Skip to main content
ARS Home » Research » Publications at this Location » Publication #237964

Title: Molecular, physiological and morphological analysis of waterlogging tolerance in clonal genotypes of Theobroma cacao

item BERTOLDE, F - Universidade Estadual De Santa Cruz
item ALMEIDA, A - Universidade Estadual De Santa Cruz
item CORREA, R - Universidade Estadual De Santa Cruz
item LOGUERCIO, L - Universidade Estadual De Santa Cruz
item GOMES, F - Universidade Estadual De Santa Cruz
item GAIOTTO, F - Universidade Estadual De Santa Cruz
item Baligar, Virupax

Submitted to: Tree Physiology
Publication Type: Peer Reviewed Journal
Publication Acceptance Date: 10/20/2009
Publication Date: 12/3/2009
Citation: Bertolde, F.Z., Almeida, A.A., Correa, R.X., Loguercio, L.L., Gomes, F.P., Gaiotto, F.A., Baligar, V.C. 2009. Molecular, physiological and morphological analysis of waterlogging tolerance in clonal genotypes of Theobroma cacao. Tree Physiology. 30:56-67.

Interpretive Summary: Witches’ broom disease (WBD) is responsible for considerable loss of cacao production in Brazil. Outbreaks of this disease have adversely affected the social, economic and ecological environment of cacao producing regions. Grafting of WBD resistant cacao clones to susceptible cacao trees has been the main approach taken by Brazilian scientists to rehabilitate the infected farms. Resistant cuttings are propagated in conditions under high humidity to induce rooting. Waterlog conditions frequently occur, which can cause the death of up to 70% of the plants. Experiments were conducted in controlled conditions to evaluate the tolerance of witches’ broom resistant cacao plants to waterlog conditions. Leaf yellowing is a trait that appears to be useful for selecting plantlets that are tolerant to waterlogging. Such information will help cacao nursery managers and plant breeders in selection and mass propagation of disease resistant plantlets. Such efforts will help stabilize cacao production in Brazil and in the Americas.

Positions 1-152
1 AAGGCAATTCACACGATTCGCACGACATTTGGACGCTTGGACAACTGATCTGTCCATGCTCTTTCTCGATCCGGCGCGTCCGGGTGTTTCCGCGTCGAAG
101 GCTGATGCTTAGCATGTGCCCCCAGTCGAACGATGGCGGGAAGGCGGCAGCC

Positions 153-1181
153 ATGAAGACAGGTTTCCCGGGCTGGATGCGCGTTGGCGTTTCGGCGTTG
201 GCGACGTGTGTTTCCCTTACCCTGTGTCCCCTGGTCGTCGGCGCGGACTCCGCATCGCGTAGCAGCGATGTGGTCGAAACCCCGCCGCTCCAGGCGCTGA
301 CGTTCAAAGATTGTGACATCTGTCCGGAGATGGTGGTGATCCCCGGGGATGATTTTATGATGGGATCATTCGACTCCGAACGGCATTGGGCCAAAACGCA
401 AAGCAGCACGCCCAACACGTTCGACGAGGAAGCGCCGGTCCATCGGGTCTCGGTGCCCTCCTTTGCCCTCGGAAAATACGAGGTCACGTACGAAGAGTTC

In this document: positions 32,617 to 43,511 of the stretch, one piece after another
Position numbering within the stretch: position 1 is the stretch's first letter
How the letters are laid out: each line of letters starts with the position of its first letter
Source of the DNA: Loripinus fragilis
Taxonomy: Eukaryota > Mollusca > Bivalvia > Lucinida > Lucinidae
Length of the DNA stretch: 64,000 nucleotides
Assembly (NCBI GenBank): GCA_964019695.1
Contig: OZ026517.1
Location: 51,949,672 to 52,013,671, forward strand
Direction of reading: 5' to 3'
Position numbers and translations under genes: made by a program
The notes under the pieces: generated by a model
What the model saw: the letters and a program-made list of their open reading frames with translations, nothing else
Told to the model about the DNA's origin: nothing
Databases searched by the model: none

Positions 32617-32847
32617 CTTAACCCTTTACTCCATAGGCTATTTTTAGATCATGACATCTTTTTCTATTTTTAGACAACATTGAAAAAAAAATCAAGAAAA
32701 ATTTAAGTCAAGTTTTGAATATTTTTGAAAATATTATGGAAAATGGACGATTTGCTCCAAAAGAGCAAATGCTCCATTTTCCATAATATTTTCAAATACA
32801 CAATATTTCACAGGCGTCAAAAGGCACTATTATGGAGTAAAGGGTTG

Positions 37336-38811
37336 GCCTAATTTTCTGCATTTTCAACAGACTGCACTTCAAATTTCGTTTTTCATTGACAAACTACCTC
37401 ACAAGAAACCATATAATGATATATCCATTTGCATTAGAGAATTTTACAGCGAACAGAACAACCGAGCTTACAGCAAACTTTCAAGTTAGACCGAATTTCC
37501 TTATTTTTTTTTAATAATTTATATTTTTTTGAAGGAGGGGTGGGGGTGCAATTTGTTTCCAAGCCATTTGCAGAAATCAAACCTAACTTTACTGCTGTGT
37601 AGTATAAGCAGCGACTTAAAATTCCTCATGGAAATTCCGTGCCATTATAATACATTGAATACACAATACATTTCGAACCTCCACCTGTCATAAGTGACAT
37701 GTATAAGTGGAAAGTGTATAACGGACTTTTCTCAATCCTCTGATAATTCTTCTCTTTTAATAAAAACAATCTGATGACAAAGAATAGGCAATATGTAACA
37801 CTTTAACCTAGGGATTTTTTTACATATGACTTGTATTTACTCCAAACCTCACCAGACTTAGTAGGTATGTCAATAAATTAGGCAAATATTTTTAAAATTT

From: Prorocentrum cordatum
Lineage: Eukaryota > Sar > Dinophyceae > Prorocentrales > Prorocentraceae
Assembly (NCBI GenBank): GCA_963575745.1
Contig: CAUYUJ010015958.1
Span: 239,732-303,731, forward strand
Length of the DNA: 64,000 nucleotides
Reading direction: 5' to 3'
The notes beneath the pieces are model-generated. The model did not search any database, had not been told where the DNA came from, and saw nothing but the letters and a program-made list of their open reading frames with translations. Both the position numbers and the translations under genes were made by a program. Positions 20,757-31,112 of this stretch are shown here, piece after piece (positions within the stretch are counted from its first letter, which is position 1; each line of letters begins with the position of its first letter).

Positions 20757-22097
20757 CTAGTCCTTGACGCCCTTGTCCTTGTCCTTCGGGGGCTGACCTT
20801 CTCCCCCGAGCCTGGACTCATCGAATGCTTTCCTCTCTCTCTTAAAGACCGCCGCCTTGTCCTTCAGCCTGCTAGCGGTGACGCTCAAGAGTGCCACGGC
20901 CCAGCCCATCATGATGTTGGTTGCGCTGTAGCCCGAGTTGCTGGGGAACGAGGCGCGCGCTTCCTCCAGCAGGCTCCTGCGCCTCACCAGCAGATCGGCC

Technical Abstract: In soil, hypoxia and anoxia conditions generated by waterlogging induce changes in genetic morphological, physiological processes, and as well as altering the growth and development of plant The mass propagation of cacao (Theobroma cacao) cuttings-to produce plantlets (clones) is affected by waterlogging caused by heavy rains and irrigation methods used to induce development of roots. An experiment was undertaken to assess the effects 45 days flooding (hypoxia and anoxia conditions) and non flooding of growth medium on physiological and morphological traits of 35 elite cacao genotypes. Emphasis of this research was to identify potential cacao genotypes having greater tolerance to growth medium flooding. Eighteen fluorochrome-labelled microssatelite (SSR) primer pair’s amplified 248 alleles were used to calculate similarity coefficients. Dendogram showed genetic variability among clones; further this indicted the presence of four major groups, of which two represent 60 % and 31% of the genotypes tested. A general trend toward high levels of heterozygosity was also found for physiological and morphological traits. The survival index (IS) for flood tolerance observed for the clones varied from 30 to 96%. The genotypes TSA-654, TSA- 656, TSA-792, CA-1.4, CEPEC-2009 and PH-17 showed IS value above 94%, whereas CEPEC- 2010, CEPEC-2002, CA-7.1 and VB-903 clones were affected most by waterlogging, with IS value below 56%. All genotypes displayed lenticel and adventitious root formation in responses to waterlogging, although with different intensities. A similarity-grouping analysis was performed using the ratio between waterlogged and control values to determine whether patterns of physiological response could be associated with tolerance to hypoxia and anoxia. No specific pattern of physiological and morphological responses to waterlogging was strictly associated with survival of plantlets, however, two out of six major groups revealed by similarity of dendogram which suggests that absence of leaf chlorosis may be a proper phenotypic trait that links to higher survival rates for flooding